So, I'm playing an Agile 200 Les Paul copy (tune o matic bridge). I've had 10's on it and sadly it has some fret buzz. I recently got it set up to eliminate the buzz and the tech got it pretty close. "As close as you're gonna get... all electric guitars have some buzz when not plugged in," was his reply.

It plays pretty well now, but I'm considering switching to 9's to make things easier on my fingers, but I'm hesitant knowing that I'm most likely in for a greater amount of fret buzz.

Can I switch to lighter strings without making a trip to the local guitar tech and spending more money? I'm figuring there's going to be some truss rod and bridge adjustment, but I really don't want to mess things up too much.

Anyone have any experience?

  • 2
    "all electric guitars have some buzz when not plugged in". Hardly. Buzz occurs whether a guitar is plugged in or not, and, in either case, it robs you of sustain by stopping string vibration prematurely. The guy I use gets my guitars so the action is awesome but doesn't buzz. I'd suggest looking around for a different technician.
    – Anonymous
    Apr 14, 2011 at 4:09
  • Right, my guitar doesn't buzz.
    – horatio
    Apr 14, 2011 at 14:13

4 Answers 4


Short answer: Yes, you're in for more fret buzz, and the solution will require a truss rod adjustment.

Long answer: The 10's have more string tension than 9's will have. This means the 10's will exert a stronger tendency to bow the neck than the 9's, and therefore your guitar tech had to tighten the truss rod to compensate. When you put the 9's on, the truss rod will over-compensate for the reduced string tension of the 9's, and this will mean that the neck will be too straight, or even back-bowed. Hence, the 9's will be too close to the frets and will buzz.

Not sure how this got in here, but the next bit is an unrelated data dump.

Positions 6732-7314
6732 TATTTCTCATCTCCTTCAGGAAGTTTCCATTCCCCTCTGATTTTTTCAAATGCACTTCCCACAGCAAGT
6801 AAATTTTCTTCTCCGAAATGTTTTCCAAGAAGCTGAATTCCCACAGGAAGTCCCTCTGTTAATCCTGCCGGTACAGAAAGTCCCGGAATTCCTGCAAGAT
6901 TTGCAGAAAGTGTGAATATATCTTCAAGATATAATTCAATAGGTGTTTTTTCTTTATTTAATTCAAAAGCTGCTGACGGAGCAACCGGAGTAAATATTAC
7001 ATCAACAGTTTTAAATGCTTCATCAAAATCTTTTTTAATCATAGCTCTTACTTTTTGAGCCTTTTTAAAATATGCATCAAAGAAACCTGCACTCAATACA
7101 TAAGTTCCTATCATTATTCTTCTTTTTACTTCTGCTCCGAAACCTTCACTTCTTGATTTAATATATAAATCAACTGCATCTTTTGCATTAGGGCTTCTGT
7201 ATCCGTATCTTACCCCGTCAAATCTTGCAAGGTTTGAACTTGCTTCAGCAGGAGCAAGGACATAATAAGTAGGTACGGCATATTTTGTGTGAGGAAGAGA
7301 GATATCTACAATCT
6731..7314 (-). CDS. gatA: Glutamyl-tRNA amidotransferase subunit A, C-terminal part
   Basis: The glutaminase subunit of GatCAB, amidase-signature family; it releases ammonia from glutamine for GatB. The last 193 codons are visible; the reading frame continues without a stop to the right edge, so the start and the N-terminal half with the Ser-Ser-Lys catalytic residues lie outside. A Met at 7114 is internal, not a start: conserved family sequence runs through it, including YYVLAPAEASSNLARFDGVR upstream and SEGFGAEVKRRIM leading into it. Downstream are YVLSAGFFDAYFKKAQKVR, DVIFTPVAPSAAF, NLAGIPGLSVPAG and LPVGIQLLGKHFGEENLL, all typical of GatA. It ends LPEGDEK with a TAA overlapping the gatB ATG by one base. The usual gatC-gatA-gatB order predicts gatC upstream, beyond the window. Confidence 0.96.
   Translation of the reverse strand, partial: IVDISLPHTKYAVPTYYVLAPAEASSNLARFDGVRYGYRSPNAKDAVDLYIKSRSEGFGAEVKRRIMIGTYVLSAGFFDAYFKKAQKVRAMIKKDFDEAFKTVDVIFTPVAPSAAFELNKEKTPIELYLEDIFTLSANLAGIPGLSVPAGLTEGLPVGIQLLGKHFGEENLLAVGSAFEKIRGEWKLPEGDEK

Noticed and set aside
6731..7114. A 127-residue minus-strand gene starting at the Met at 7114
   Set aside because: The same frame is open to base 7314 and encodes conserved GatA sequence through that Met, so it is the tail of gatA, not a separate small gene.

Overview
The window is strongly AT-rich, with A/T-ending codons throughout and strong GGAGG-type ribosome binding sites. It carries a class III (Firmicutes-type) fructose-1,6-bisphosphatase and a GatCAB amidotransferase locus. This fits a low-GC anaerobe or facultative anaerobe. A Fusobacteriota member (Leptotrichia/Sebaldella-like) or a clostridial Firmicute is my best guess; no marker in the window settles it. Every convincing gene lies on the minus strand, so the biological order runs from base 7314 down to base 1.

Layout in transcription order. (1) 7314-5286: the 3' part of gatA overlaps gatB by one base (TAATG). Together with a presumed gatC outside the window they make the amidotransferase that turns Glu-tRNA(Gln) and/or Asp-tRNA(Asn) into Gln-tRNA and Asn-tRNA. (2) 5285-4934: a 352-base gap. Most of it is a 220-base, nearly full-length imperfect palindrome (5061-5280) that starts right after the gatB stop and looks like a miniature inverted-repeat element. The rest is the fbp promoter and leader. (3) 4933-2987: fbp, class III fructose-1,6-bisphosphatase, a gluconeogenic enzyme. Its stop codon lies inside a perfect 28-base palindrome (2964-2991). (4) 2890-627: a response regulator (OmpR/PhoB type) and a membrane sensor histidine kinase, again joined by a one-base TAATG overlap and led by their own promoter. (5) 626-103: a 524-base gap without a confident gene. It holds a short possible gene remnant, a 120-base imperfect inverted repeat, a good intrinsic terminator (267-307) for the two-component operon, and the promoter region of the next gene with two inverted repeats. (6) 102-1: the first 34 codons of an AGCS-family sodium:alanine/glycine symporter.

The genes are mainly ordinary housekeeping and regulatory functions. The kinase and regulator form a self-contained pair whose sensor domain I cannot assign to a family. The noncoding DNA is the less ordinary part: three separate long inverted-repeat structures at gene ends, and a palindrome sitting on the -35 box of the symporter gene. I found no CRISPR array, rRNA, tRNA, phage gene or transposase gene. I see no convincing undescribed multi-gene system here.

So you'll have to adjust the truss rod. Fortunately, you can do this yourself. After putting the 9's on, tune them to pitch and then loosen the truss rod, one quarter-turn at a time. Holding the high-E string down at the first and, say, 15th fret or so, you can use the string as a straight-edge to get a sense of how bowed the neck is. Continue to loosen the truss rod until you have the neck relief how you like it.

Only after having adjusted the truss rod should you then turn your attention to the bridge.

  • After adjusting the truss rod so it looks good, I think it's good to play for a bit and see if the tension has settled down. Once I'm sure it's gonna stay where I want it I'll put the wrench away.
    – Anonymous
    Apr 14, 2011 at 4:13

"As close as you're gonna get... all electric guitars have some buzz when not plugged in"

This is actually pretty true. Removing all traces from buzz requires a machine precision fret job, a perfect setup, and a ton of preventative maintainence (your frets wear, thus throwing the alignment off etc.). It also depends on how heavy handed you are. People who play harder will notice more buzz, and should consequently move to higher action or adjust their technique.

@Alex is right on with everything else :).


It's a balancing act between playability and buzz, given that the guitar is set up properly to begin with. Yes, if you are getting buzz with 10s going to a lighter gauge will likely make it worse. If you have an adjustable bridge, raising the action slightly at the bridge should improve things. Are the open strings buzzing? If not, then the action at the nut is likely not the culprit. Either the neck relief is set improperly, or the overall action is too low.


I have a PRS SE245 with regular D'Addario XL nickel wound strings. Before I changed from 10's to 9's I googled and asked around. All the forums said: prepare for some buzz. My guitar shop said: probably not. My guitar shop was right...no buzz. Afcourse it feels a little different. It also depends on how 'hard' you play: how hard you press in front of the frets and how hard you strum or pick. Let the instrument do the work.

  • I imagine that, in the last 9 years and 3 months, proudgary restrung his guitar at least once.
    – user70370
    Jul 26, 2020 at 21:14

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